When Alyssa Dunn first laced up a pair of figure skates at age 5, she couldn’t have imagined that she’d become a two-time member of Team USA and travel around the globe.
“I started when I was in kindergarten, and that first session they had an ice show, and I was hooked,” said Alyssa, 14, a freshman at Neuqua Valley High School. “I was begging my mom and dad to take me to the rink every chance I could.”
Since then she has skated in several disciplines, including singles, ice dancing and synchronized skating, and is a member of the Chicago Jazz synchronized skating team out of Rolling Meadows.
“I played other sports and did other activities, but I always wanted to get them over so I could get to the rink,” Alyssa said. “I would say about midway through elementary school, I was at the rink every moment I could be. The more I competed, the more I wanted to skate.”
Her mom, Keri Dunn, agreed.
“We saw her fall in love with the sport from day one,” Keri Dunn said. “When she was a toddler, she used to stand on pieces of paper and skate around the carpet. Who would have known a few years later she couldn’t wait to lace up her skates and get on the ice?”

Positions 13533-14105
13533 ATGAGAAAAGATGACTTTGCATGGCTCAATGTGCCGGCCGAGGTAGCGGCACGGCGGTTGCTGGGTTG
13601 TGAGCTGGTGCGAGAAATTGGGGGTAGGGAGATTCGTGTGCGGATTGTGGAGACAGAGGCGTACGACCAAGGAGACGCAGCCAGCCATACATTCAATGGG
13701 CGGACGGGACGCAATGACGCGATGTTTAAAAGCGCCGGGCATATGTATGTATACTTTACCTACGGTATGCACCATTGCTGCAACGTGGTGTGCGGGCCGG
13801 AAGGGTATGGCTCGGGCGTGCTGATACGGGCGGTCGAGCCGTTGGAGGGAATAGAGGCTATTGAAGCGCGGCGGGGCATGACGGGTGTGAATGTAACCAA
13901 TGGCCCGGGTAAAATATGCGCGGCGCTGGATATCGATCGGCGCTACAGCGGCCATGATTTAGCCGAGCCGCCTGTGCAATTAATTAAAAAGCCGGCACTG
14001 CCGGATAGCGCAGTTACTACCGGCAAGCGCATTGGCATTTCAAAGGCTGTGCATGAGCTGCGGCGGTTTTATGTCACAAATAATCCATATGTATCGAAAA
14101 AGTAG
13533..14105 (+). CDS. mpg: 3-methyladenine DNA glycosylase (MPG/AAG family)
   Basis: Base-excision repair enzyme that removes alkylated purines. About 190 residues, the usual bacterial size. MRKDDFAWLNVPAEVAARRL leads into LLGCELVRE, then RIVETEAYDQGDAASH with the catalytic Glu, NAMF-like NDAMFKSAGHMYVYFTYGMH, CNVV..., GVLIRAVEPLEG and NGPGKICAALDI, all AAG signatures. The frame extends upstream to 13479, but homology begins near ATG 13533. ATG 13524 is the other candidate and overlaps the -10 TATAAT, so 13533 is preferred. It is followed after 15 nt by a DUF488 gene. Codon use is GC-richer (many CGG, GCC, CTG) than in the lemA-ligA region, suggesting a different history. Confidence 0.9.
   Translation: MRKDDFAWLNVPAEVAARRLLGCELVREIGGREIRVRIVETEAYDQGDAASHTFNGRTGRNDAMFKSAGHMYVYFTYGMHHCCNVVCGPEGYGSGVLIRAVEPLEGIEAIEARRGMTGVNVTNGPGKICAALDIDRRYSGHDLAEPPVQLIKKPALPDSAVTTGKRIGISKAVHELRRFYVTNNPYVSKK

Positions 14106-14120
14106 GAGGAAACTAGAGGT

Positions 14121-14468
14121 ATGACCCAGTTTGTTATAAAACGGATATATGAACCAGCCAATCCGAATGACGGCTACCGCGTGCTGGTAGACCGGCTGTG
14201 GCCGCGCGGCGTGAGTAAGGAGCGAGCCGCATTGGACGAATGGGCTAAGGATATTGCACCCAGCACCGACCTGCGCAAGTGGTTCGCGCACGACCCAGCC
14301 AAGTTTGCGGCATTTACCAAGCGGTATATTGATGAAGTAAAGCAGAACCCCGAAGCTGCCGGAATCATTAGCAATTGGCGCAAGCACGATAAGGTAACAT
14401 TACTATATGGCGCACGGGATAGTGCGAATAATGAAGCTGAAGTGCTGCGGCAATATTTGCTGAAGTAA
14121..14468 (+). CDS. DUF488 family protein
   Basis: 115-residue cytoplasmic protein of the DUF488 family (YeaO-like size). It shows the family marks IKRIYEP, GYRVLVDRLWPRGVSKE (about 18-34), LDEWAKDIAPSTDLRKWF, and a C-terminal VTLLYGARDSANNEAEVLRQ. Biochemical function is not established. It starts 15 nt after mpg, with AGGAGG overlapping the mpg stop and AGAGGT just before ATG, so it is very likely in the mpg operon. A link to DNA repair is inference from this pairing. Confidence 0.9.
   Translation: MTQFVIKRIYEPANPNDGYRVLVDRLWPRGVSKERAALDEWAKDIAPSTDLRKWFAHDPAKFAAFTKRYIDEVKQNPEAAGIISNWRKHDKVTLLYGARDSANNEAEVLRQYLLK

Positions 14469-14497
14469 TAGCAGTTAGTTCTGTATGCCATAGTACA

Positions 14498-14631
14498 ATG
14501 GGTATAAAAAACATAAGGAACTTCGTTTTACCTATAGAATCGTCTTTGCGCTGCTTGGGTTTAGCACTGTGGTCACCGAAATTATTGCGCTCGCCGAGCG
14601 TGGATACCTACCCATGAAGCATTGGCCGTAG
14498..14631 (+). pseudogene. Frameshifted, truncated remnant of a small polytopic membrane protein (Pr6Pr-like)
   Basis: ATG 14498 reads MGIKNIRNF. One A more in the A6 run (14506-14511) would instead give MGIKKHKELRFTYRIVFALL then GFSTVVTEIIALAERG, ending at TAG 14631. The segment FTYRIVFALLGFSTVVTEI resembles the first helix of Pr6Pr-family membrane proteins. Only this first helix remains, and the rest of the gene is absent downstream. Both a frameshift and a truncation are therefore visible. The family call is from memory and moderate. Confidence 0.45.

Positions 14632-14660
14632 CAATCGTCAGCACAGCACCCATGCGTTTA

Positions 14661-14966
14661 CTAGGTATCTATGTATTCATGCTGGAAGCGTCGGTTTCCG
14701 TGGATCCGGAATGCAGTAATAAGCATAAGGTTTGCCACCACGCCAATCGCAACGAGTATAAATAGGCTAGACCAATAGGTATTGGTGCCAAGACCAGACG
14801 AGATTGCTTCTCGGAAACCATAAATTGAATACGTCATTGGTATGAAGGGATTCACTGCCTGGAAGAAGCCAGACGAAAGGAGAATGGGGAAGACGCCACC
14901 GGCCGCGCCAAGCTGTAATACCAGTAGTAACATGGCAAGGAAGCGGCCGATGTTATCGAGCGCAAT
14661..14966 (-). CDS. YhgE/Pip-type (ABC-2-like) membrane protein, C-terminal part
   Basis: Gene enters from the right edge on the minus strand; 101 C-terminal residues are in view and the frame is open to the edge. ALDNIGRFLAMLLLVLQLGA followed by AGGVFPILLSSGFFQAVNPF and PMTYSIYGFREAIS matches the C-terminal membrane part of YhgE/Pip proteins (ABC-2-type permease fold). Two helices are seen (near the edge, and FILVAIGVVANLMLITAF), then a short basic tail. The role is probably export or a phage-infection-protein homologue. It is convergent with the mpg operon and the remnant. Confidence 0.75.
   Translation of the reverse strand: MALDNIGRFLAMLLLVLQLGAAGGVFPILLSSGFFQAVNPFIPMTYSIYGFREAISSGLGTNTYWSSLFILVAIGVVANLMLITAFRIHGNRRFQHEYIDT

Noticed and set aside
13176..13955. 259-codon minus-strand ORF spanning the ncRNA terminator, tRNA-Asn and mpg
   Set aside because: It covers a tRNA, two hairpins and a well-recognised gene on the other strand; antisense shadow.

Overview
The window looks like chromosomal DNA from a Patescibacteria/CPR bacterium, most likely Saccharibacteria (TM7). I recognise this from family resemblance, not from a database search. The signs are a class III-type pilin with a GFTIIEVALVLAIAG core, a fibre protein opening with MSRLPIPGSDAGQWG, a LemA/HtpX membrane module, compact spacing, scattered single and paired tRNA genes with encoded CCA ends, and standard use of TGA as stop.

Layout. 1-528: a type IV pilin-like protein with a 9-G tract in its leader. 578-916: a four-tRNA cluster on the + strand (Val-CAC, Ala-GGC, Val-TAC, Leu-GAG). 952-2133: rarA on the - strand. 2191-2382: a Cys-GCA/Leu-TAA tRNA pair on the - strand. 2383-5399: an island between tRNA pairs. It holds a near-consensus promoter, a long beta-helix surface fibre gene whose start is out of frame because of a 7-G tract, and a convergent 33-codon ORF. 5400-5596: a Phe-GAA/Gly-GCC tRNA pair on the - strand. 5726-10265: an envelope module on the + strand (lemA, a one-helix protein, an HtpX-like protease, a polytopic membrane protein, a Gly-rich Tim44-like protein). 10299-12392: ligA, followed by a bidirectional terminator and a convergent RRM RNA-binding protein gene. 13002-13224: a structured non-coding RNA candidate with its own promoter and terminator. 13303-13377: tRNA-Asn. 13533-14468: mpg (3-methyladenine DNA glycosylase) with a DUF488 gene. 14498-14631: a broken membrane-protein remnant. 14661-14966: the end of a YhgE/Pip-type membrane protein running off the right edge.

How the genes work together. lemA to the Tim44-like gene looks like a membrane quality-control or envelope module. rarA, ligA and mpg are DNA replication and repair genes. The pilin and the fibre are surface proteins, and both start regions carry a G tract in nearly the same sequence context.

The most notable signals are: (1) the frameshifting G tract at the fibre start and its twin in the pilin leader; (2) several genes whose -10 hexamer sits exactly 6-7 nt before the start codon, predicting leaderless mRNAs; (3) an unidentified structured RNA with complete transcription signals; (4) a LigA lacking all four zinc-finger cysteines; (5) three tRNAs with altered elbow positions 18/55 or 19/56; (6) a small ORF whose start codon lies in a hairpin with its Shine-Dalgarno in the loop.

In addition to competing around the country, Dunn skated at the Berlin Cup in Berlin, Germany, as a Team USA athlete in 2015. This year, she traveled to Italy and Switzerland to compete, all the while juggling school and being a teenager.
“I study in the car a lot as I travel to many rinks to train, and because I am an international athlete, my school has been very supportive of my schedule,” Alyssa said. “I do have terrific friends that I would love to spend more time with, but I’m lucky they still include me when they can. I also love the skaters that I skate with every day.”
Keri Dunn said it’s “an absolute pleasure to watch Alyssa follow her passion,” and “her dedication, sacrifices and work ethic make us proud. It doesn’t matter what the day before brought her, or how difficult it was, she rises ready to take on a new day of training.”
Alyssa is auditioning for a spot on Team USA for the 2017 season, which won’t be announced until the fall. She trains about 30 to 40 hours per week for her individual season, which begins in June.
“I love to compete,” Alyssa said. “It’s an opportunity to show what I have been training and preparing to show. I have learned to focus on improving my own skills, and I have a great deal of respect for the coaches that work with me every day to help me reach my goals.”
Jane Donahue is a freelance reporter for the Naperville Sun.